Quimilo
Opuntia quimilo

Family: Cactaceae (kak-TAY-see-ee) (Info)
Genus: Opuntia (op-UN-shee-a) (Info)
Species: quimilo

Category:

Shrubs

Cactus and Succulents

Foliage Color:

Unknown - Tell us

Bloom Characteristics:

Unknown - Tell us

Water Requirements:

Drought-tolerant; suitable for xeriscaping

Where to Grow:

Unknown - Tell us

Height:

4-6 ft. (1.2-1.8 m)

6-8 ft. (1.8-2.4 m)

8-10 ft. (2.4-3 m)

10-12 ft. (3-3.6 m)

Spacing:

8-10 ft. (2.4-3 m)

Hardiness:

USDA Zone 9a: to -6.6 C (20 F)

USDA Zone 9b: to -3.8 C (25 F)

USDA Zone 10a: to -1.1 C (30 F)

USDA Zone 10b: to 1.7 C (35 F)

USDA Zone 11: above 4.5 C (40 F)

Sun Exposure:

Sun to Partial Shade

Danger:

Plant has spines or sharp edges; use extreme caution when handling

Bloom Color:

Red

Bloom Time:

Late Spring/Early Summer

Foliage:

Deciduous

Succulent

Other details:

Unknown - Tell us

Soil pH requirements:

6.1 to 6.5 (mildly acidic)

6.6 to 7.5 (neutral)

7.6 to 7.8 (mildly alkaline)

Patent Information:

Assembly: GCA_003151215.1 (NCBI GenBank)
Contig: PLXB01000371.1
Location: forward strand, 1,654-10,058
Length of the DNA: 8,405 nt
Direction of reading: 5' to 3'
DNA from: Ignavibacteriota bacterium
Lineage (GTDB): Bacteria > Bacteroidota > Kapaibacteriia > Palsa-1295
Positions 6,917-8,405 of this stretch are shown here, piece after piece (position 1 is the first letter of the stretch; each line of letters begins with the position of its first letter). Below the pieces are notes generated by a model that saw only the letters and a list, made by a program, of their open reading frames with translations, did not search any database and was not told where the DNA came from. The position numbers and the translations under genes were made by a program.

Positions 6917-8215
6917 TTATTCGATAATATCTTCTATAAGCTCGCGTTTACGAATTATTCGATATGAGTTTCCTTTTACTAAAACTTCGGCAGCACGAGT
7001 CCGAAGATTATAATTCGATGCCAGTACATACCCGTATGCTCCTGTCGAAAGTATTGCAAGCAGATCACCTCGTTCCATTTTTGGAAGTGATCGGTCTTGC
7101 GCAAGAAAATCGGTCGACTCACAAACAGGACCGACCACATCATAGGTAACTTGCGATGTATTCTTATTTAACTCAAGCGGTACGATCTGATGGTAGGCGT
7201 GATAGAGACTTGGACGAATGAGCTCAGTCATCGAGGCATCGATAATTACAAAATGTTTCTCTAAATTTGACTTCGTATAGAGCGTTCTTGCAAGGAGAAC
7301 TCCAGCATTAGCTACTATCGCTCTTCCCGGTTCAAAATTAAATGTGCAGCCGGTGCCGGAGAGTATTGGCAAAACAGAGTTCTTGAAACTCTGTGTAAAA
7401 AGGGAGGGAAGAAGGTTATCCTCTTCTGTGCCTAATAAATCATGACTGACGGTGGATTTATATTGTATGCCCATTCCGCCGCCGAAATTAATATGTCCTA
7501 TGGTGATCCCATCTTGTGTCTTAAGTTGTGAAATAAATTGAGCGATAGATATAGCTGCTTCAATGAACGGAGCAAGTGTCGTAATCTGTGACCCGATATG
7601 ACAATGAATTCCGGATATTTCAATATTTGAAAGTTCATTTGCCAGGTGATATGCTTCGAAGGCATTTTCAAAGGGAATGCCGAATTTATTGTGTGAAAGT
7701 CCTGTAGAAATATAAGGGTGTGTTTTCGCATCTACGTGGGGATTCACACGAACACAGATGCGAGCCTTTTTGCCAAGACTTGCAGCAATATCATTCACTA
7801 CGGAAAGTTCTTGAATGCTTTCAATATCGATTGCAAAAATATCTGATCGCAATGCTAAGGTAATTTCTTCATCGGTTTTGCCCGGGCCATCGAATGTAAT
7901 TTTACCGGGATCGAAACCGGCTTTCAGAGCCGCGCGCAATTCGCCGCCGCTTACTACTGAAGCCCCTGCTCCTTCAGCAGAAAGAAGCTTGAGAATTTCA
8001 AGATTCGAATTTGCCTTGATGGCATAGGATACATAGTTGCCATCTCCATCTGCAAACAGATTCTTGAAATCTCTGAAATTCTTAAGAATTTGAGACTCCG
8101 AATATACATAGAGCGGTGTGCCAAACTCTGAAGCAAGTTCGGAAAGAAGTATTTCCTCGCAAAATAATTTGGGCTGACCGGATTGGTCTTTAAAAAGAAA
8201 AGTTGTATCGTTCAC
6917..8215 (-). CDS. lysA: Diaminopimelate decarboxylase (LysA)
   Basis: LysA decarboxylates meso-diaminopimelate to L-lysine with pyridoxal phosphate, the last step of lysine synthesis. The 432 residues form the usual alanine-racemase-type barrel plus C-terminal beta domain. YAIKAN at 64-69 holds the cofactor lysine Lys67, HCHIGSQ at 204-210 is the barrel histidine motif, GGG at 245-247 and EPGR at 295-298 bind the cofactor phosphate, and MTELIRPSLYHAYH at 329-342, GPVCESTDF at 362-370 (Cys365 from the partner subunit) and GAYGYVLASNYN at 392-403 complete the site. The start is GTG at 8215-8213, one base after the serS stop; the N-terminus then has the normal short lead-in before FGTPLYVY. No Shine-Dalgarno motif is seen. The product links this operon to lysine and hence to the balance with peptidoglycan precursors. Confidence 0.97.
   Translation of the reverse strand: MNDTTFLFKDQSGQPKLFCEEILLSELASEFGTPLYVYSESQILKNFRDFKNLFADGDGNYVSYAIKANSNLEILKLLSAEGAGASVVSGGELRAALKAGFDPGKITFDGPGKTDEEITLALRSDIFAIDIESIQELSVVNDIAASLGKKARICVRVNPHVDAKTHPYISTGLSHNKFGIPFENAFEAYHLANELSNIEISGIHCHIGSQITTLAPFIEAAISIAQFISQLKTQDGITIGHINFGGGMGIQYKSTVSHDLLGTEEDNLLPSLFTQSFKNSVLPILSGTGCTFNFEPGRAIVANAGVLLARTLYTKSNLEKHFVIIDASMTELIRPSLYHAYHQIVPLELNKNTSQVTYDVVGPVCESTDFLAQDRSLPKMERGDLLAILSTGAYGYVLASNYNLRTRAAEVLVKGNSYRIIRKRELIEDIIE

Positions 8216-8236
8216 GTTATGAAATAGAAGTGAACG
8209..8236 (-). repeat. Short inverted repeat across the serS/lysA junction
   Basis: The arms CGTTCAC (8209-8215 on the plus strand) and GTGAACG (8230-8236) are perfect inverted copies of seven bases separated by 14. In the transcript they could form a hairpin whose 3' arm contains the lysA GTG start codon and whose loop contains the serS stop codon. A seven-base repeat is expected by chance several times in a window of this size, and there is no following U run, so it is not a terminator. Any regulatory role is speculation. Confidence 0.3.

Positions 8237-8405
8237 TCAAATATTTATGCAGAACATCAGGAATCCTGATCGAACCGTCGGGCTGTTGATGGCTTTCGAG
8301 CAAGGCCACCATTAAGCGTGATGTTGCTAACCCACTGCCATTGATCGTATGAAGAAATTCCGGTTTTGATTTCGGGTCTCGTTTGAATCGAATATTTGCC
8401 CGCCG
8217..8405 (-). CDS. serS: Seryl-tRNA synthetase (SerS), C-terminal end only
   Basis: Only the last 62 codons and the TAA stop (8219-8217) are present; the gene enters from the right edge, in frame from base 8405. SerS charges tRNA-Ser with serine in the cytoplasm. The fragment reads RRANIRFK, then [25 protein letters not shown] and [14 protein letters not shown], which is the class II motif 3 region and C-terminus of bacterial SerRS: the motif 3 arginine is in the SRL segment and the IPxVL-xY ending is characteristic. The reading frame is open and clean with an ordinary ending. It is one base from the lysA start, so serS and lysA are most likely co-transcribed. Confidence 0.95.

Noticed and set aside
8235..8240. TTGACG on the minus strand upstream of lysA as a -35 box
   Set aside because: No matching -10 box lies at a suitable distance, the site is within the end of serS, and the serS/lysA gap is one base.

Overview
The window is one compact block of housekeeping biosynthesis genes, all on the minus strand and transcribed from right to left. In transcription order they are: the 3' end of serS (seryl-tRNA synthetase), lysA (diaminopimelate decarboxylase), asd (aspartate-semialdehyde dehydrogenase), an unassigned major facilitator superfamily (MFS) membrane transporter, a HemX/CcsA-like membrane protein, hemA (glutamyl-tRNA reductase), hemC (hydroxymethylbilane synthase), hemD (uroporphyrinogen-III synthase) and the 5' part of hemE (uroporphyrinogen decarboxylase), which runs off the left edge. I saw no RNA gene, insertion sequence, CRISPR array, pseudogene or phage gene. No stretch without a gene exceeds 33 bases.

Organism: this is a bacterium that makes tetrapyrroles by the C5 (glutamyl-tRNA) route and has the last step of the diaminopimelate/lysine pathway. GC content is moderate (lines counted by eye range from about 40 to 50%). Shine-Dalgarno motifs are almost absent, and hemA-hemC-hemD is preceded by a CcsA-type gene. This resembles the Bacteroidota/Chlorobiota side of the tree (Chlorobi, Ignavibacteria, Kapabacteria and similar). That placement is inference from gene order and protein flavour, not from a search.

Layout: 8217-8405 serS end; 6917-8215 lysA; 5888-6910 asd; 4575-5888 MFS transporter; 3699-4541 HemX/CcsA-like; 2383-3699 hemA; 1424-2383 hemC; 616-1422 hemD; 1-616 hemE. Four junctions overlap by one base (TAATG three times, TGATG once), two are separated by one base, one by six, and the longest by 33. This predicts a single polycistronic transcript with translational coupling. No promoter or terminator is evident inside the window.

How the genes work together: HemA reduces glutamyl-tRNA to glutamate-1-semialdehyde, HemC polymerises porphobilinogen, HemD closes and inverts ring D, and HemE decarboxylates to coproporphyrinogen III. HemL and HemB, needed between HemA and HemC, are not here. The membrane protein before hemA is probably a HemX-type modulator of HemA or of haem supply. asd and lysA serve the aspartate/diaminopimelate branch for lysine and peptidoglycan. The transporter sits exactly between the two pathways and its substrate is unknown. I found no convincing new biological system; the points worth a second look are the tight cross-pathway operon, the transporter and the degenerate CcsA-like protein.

Non-patented

Propagation Methods:

From woody stem cuttings

From softwood cuttings

Allow cut surface to callous over before planting

Seed Collecting:

Allow unblemished fruit to ripen; clean and dry seeds

Unblemished fruit must be significantly overripe before harvesting seed; clean and dry seeds

Properly cleaned, seed can be successfully stored

Regional

This plant has been said to grow in the following regions:

Phoenix, Arizona

Tucson, Arizona

Bostonia, California

Riverside, California

Gardeners' Notes:

1
positive
1
neutral
0
negatives
RatingContent
Positive

On Jan 7, 2005, Xenomorf from Valley of the Sun, AZ (Zone 9b) wrote:

The flowers are reported to be Red only. Maybe on the outside of the petals or sepals they are red, mine are orange mostly. The Pads are reported to be elliptical & obovate, flattened & shiny green-gray. Measurements of the pads are up to 20 inches long and 10 inches wide.

Neutral

On Jun 4, 2004, palmbob from Acton, CA (Zone 8b) wrote:

large highly branching plant with bright orange flowers in late spring... sparsely spined. From Bolivia